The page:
- Work as a team: Respite care affects you and the person you care for, so make it a team effort if possible. Include your loved one in the decision-making process and communicate clearly about the specifics—such as how much time you’ll be away—while emphasising all the positives of respite care (i.e. socialising, breaking up the routine, etc.
- Define your role clearly: Family caregivers often don’t acknowledge that caregiving is separate from other roles in life, such as being a parent or spouse. Establishing that line of demarcation can bring clarity and help you feel less scattered.
- Stay organised: Use a calendar to lay out your caregiving time and respite time. Not only will this help you stay organised, but it will also make the process more objective by establishing a schedule for everyone to follow.
- Know when to say “no”: Recognize when you can’t give anymore and learn how to say “no” if necessary. Pull the respite care lever and use the tools that are available to you. Ultimately, that’s the best way to care for yourself—and the person you’re caring for.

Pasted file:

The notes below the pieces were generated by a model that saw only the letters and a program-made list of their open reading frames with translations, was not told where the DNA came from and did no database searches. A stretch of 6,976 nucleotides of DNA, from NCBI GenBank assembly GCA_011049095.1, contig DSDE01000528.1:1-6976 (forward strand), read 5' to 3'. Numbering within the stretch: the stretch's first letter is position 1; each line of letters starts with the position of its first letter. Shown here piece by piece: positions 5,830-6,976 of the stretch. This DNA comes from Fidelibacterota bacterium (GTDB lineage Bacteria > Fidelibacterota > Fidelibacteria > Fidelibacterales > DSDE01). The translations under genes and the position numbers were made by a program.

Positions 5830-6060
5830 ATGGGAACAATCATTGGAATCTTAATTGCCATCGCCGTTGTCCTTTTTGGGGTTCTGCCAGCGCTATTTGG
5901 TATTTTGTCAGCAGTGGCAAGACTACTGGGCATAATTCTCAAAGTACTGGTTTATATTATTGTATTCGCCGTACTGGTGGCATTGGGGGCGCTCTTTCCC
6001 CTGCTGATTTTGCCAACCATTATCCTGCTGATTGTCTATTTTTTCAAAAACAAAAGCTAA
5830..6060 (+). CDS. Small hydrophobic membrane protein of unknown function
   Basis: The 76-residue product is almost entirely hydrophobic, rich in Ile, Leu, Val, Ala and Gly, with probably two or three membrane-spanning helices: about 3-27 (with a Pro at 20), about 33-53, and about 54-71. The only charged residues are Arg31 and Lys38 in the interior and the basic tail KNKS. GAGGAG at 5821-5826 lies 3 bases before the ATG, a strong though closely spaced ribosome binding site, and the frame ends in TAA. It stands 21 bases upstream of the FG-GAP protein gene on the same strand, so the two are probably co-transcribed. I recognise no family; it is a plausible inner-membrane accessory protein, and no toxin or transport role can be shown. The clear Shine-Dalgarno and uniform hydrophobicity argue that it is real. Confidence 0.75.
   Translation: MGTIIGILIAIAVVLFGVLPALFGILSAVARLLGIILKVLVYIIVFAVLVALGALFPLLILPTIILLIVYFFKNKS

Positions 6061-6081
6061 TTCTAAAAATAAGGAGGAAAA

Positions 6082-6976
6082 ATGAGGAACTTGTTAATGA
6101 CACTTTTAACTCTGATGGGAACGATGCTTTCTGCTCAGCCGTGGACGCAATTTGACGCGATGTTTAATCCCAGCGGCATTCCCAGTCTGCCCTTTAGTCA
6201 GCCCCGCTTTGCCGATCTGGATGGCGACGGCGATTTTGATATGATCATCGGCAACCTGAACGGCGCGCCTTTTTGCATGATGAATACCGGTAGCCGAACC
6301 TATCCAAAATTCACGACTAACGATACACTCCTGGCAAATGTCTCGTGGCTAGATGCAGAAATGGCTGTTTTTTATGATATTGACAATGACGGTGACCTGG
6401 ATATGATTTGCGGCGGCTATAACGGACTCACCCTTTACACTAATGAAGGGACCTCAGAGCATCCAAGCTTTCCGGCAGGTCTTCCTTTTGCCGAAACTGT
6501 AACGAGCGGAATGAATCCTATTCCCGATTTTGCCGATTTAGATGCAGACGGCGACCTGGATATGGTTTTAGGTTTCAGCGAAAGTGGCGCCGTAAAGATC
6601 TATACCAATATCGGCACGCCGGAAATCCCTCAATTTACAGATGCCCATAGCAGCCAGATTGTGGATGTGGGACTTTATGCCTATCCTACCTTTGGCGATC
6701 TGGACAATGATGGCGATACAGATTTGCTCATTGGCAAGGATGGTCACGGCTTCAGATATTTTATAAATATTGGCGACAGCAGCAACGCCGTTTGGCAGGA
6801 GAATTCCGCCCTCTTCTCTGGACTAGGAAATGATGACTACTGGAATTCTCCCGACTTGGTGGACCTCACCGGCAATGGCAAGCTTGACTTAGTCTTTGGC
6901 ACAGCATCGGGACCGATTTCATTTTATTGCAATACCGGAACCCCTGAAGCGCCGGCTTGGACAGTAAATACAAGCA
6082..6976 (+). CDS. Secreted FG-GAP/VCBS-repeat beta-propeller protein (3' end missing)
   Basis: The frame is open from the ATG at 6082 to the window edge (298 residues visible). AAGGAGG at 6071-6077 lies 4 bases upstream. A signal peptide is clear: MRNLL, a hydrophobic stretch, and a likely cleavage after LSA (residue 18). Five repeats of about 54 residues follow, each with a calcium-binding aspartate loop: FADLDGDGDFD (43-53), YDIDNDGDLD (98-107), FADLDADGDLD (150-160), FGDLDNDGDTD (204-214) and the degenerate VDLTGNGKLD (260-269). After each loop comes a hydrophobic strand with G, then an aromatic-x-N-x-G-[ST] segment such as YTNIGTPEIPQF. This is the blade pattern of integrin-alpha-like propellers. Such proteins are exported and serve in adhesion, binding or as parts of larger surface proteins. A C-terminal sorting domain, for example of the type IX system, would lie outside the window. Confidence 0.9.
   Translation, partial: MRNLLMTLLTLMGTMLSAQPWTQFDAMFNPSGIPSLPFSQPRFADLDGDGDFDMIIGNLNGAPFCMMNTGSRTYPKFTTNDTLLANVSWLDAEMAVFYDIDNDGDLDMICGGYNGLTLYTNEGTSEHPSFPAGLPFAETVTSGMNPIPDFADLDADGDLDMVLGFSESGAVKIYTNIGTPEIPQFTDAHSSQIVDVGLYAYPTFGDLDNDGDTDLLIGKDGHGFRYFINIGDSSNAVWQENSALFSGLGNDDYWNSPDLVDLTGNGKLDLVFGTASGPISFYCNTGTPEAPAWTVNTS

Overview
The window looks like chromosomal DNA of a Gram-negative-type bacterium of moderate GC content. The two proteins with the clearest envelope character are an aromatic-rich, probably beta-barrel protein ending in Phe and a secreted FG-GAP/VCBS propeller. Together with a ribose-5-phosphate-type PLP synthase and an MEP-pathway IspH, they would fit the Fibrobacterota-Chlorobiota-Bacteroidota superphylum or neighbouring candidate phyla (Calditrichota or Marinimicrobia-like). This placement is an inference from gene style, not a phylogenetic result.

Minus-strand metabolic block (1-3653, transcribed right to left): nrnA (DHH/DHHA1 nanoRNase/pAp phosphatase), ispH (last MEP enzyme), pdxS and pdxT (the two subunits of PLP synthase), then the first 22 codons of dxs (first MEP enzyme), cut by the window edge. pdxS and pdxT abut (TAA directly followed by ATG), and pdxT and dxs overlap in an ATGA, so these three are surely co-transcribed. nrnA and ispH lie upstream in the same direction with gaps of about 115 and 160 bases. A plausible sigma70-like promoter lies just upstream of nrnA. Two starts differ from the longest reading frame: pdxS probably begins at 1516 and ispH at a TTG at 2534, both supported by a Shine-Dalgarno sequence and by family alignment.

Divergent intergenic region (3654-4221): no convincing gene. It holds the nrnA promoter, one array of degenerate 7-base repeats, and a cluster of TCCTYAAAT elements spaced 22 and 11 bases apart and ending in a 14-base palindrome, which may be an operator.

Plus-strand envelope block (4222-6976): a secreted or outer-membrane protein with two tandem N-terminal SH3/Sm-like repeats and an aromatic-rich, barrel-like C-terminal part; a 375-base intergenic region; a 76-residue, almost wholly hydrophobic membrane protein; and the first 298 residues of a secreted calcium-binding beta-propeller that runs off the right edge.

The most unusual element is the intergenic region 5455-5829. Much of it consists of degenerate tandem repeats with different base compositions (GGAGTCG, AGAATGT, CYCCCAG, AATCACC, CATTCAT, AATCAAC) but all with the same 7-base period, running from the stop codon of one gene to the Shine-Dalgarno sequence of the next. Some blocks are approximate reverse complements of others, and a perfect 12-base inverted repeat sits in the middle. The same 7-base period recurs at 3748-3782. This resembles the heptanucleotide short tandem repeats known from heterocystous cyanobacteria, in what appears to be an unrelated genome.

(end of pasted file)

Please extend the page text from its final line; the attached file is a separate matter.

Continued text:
Still need help?
If you still have questions about respite care or need help in any way, contact The CareSide on our website form or by calling 1300 85 40 80.
We are an approved provider managing home care packages, NDIS home support services and CHSP services. We understand how complex care can be. Our team can help you determine the best strategy for finding respite care—we’ll answer your questions, explain complicated government language, provide breakdowns of fees (such as basic daily fees), and assist you with whatever else you might need!